In Revenue Ruling 2003-92 the Service described situations where a contract holder owned variable annuity contracts and variable life insurance policies. In two situations each sub-account held a single publicly available hedge fund and in the third it held a single insurance dedicated hedge fund. The contract holder in the first two situations was deemed to be the owner of the partnership interests held by the sub-account for federal income tax purposes but in the third the insurance company was deemed to be the owner of the partnership interests. This Ruling must be read strictly on its facts and in the context of Revenue Ruling 2003-91 and LTR 200420017 to determine exactly why the third situation mandated a r e s u l t (t h e preferable result) different than the first two and to understand the parameters of the objective aspects of the investor control rule.

The facts of Revenue Ruling 2003-92 clearly indicate that there is an identity between each sub-account and the single hedge fund in which it is invested. In light of Revenue Ruling 2003-91, which states favorably under its facts that “the investment strategies of the S u b - a c c o u n t s c u r r e n t l y available are sufficiently broad to prevent Holder from making particular investment decisions


through investment in a Sub-account,” and LTR 200420017 which reminds us that look-through applies to an IDF fund of funds, it is this author’s view that these pronouncements do not stand for the blanket proposition that insurance company separate accounts may never invest in PAFs; rather they imply a much narrower holding—that the investment strategies of the sub-accounts must not be limited to a single hedge fund but instead must have several investment options available to it within the defined strategy. A sub-account limited to a single hedge fund would permit the policy owner to, in effect, choose a hedge fund by simply choosing the sub-account identified with that hedge f u n d , t a k i n g a ll investment discretion away from the insurance company and its investment advisor. Once compliant with this caveat (and the requirements of the subjective investor control rule that the contract holder not control the investment decisions in any overt way), sub-account investments in PAFs are p e r m i s s i bl e so l ong a s diversification is also achieved within the separate account.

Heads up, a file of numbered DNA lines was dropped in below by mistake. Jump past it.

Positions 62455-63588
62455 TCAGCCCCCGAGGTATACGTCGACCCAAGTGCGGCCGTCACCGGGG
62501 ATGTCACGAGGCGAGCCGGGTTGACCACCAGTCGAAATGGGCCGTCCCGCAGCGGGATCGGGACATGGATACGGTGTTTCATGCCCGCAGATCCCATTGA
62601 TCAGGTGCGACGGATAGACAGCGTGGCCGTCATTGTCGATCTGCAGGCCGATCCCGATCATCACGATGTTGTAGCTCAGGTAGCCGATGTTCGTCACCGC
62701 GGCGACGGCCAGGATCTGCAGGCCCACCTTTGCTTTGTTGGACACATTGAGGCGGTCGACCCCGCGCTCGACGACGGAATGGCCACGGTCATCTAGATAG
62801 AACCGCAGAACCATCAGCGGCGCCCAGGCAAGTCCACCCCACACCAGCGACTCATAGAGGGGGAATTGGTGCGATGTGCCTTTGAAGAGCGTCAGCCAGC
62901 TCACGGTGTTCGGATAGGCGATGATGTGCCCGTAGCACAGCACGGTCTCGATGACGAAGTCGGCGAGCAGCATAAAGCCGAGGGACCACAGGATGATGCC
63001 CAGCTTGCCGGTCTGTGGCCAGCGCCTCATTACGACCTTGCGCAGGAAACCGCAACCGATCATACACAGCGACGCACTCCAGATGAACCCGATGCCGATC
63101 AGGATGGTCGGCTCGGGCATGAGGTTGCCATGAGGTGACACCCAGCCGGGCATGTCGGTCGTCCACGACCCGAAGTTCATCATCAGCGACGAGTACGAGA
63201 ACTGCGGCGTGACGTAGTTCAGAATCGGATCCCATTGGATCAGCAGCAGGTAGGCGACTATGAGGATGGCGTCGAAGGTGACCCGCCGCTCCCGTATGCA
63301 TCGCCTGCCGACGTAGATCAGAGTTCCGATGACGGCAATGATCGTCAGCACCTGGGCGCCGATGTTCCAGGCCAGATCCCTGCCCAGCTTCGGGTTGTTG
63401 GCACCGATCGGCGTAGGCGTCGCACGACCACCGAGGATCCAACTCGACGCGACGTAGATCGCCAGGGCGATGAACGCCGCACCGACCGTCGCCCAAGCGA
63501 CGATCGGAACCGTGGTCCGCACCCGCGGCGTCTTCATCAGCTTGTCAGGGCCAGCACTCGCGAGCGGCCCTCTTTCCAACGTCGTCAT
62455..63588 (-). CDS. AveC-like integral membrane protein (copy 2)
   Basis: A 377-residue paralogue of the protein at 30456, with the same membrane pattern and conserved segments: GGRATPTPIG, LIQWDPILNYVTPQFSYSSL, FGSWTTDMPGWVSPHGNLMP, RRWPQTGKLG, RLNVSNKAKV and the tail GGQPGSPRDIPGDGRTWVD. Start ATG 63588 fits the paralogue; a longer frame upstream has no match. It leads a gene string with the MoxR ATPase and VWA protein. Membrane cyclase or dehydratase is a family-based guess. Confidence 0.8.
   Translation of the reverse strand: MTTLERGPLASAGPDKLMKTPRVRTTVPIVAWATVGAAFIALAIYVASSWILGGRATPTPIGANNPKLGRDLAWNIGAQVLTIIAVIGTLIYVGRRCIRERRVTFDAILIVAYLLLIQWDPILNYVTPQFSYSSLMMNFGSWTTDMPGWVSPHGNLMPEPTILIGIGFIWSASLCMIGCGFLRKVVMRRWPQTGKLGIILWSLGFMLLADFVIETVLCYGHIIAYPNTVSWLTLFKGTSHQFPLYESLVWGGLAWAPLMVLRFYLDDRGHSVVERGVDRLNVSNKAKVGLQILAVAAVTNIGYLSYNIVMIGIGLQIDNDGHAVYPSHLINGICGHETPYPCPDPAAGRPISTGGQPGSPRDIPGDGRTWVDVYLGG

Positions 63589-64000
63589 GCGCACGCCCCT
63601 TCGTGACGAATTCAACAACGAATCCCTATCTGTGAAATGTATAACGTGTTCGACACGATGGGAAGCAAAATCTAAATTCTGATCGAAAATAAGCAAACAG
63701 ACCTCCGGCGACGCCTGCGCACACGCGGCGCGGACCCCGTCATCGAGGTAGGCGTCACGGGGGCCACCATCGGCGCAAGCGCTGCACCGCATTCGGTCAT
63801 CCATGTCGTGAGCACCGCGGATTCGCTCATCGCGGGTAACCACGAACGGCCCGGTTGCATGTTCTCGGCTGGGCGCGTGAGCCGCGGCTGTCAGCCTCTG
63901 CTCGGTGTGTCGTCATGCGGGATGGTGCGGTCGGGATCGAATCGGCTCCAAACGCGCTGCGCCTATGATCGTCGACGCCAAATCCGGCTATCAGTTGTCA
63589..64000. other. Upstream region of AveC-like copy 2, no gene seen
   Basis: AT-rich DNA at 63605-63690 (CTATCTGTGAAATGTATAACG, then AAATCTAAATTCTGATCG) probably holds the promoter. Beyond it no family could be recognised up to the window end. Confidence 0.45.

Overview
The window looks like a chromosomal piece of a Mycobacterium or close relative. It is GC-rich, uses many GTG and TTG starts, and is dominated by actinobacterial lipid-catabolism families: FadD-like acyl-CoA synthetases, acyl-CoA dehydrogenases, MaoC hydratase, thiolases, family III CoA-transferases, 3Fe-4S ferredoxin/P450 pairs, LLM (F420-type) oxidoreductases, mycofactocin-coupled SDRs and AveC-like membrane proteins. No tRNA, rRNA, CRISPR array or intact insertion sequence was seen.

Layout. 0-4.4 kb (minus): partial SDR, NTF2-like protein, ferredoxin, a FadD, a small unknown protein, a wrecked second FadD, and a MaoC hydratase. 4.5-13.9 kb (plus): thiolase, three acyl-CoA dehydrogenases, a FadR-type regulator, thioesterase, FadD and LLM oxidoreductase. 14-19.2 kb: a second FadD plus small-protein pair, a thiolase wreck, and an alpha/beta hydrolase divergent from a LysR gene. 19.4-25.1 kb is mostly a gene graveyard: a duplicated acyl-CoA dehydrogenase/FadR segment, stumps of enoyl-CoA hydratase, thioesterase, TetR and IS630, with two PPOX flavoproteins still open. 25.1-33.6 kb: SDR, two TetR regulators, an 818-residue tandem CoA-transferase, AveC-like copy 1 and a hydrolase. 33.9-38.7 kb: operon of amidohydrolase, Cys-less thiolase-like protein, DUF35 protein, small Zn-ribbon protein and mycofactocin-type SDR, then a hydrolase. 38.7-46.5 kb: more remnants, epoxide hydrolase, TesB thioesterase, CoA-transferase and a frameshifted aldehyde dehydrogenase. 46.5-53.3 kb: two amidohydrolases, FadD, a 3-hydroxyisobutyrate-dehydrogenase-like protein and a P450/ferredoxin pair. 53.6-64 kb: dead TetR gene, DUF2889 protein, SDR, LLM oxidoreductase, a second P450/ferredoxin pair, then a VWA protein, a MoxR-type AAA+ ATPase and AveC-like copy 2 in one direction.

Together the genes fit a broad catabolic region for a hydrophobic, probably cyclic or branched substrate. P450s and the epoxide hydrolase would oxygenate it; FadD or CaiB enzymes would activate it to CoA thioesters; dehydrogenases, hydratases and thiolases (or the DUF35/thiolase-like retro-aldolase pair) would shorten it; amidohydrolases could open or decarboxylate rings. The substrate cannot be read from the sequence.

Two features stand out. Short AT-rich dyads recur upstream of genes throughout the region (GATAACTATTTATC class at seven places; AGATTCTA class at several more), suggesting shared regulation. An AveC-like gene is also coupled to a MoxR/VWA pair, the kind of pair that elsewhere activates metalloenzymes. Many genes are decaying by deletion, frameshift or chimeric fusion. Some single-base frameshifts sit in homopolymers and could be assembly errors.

Under this interpretation then it is the author’s opinion that the following rules and conditions maintain in order to be down the middle of the Service’s fairway:

· The cash value in an i n s u r ance company’ s separate account may be

allocated by the policy owner to sub-accounts, each of which should be b r o a d l y d e f i n e d b y investment criteria, such as a Large Cap Equity Growth sub-account or an Event Driven sub-account. No sub-account should be defined by a singl e underlying fund, such as the XYZ sub-account, with 100% correlation to the XYZ Fund.

· Any sub-account may invest in any valid and permissible investment, including, for instance, a managed portfolio of stock, debt securities, o p t i o n s , f u t u r e s , commodities, or funds.

· Diversification testing occurs generally at the first investment tier. The separate account’s sub-accounts altogether must have five or more holdings in the proper proportions, subject to the various exceptions and safe harbors, for the separate account to be deemed diversified.

· When the sub-account is invested in hedge funds it is relevant whether the fund is publicly available or insurance dedicated.

o If the sub-account is invested in PAFs the sub-account should be defined broadly enough and the allocator have available to him a sufficient number of p u b l i c l y a v a i l a b l e

funds within that criteria. The Service would then be hard pressed to claim that an allocation by the policy owner to that sub-a c c o u n t w sub-a s sub-a disguised allocation to a specific fund.

o An IDF may, on the o t h e r h a n d , b e structured as a strategy specific hedge fund (perhaps a clone fund mimicking a well known PAF of the same manager) or as a fund of hedge funds and still qualify for l o o k - t h r o u g h f o r diversification and be compliant with the o b j e c t i v e i n v e s t or control rule.